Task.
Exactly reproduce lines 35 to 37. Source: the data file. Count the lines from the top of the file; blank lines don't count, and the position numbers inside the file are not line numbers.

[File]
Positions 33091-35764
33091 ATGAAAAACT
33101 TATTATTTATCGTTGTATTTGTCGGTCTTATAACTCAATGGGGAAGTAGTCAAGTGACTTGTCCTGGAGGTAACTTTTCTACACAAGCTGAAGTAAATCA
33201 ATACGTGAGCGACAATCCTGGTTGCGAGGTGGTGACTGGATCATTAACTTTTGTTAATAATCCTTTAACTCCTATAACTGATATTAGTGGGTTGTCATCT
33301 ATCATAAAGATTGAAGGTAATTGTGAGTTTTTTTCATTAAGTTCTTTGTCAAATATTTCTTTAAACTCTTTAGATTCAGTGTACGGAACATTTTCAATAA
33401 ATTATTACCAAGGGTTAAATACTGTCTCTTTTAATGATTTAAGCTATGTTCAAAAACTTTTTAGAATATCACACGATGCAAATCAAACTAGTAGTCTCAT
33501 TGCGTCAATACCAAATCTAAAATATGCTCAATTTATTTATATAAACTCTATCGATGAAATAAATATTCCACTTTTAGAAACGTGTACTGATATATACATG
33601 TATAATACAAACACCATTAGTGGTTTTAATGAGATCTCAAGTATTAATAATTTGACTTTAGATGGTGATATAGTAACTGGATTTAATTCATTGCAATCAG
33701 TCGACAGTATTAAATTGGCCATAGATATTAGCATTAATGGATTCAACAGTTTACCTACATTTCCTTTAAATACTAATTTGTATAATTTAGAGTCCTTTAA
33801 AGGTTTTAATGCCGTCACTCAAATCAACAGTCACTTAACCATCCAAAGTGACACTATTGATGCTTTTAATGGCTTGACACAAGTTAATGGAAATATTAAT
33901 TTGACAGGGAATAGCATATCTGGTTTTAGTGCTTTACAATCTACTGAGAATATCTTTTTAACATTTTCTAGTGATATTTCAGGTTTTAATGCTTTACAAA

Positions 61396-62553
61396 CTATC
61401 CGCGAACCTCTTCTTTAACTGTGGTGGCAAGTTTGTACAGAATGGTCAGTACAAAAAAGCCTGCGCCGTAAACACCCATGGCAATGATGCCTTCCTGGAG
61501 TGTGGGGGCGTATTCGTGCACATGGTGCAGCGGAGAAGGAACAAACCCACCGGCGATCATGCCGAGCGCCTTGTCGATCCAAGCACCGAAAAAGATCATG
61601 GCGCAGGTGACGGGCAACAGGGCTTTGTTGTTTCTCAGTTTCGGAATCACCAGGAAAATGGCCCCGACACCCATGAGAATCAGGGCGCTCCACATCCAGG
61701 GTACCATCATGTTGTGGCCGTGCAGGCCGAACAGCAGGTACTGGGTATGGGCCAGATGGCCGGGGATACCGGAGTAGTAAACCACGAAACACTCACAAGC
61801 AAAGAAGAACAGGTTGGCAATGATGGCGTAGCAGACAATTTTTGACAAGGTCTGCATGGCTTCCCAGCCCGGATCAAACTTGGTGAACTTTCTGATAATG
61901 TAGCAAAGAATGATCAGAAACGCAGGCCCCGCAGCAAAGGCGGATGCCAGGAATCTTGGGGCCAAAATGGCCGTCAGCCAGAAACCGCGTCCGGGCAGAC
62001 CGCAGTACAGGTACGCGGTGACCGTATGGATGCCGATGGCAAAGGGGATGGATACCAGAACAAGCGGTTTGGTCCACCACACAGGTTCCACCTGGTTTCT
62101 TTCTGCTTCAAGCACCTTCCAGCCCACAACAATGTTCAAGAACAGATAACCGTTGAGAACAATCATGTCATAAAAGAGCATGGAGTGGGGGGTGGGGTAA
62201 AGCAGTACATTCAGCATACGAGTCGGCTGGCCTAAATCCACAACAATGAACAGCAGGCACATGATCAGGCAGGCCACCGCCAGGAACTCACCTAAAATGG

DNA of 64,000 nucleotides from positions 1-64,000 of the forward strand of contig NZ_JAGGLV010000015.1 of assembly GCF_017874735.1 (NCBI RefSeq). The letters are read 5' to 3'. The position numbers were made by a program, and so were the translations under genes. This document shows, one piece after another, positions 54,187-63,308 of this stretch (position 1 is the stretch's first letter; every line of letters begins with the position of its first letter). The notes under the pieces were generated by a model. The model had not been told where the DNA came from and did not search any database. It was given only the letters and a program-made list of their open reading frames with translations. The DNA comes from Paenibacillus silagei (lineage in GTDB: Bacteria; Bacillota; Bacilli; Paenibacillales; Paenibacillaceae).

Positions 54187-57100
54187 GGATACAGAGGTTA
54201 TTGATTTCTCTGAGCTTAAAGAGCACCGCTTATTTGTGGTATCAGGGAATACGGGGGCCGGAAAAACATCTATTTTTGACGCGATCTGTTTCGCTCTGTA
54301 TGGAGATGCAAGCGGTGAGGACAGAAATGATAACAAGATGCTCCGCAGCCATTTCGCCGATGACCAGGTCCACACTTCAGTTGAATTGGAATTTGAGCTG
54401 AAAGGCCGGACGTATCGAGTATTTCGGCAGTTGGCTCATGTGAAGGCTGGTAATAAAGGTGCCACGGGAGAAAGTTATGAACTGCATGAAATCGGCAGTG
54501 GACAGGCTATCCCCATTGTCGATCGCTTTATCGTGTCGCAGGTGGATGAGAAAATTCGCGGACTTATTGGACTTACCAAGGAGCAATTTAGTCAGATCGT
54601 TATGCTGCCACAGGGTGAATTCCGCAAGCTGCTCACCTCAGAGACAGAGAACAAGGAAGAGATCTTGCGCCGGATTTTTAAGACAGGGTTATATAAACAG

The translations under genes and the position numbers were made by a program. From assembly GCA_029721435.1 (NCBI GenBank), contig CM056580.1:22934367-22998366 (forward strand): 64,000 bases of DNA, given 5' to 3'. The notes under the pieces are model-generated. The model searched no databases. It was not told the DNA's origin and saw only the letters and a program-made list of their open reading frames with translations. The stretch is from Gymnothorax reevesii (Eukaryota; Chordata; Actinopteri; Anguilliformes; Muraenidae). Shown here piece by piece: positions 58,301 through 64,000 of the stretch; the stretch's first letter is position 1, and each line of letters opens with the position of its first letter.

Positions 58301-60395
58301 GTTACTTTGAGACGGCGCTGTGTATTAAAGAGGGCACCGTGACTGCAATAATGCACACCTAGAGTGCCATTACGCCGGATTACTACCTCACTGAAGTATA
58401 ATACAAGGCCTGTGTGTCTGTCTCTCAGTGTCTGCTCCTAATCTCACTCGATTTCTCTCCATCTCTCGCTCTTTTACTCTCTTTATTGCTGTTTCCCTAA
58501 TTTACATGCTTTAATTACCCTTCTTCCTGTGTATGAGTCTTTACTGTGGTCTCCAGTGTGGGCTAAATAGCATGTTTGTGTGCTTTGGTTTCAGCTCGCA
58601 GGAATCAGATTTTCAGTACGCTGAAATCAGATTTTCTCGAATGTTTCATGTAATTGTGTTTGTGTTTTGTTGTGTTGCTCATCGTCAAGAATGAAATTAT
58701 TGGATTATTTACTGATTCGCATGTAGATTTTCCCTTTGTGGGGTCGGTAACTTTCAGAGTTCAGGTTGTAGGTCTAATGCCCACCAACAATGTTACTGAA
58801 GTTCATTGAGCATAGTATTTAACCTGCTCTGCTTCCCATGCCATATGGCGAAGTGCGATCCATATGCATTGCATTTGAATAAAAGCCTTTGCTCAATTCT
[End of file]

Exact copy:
58501 TTTACATGCTTTAATTACCCTTCTTCCTGTGTATGAGTCTTTACTGTGGTCTCCAGTGTGGGCTAAATAGCATGTTTGTGTGCTTTGGTTTCAGCTCGCA
58601 GGAATCAGATTTTCAGTACGCTGAAATCAGATTTTCTCGAATGTTTCATGTAATTGTGTTTGTGTTTTGTTGTGTTGCTCATCGTCAAGAATGAAATTAT
58701 TGGATTATTTACTGATTCGCATGTAGATTTTCCCTTTGTGGGGTCGGTAACTTTCAGAGTTCAGGTTGTAGGTCTAATGCCCACCAACAATGTTACTGAA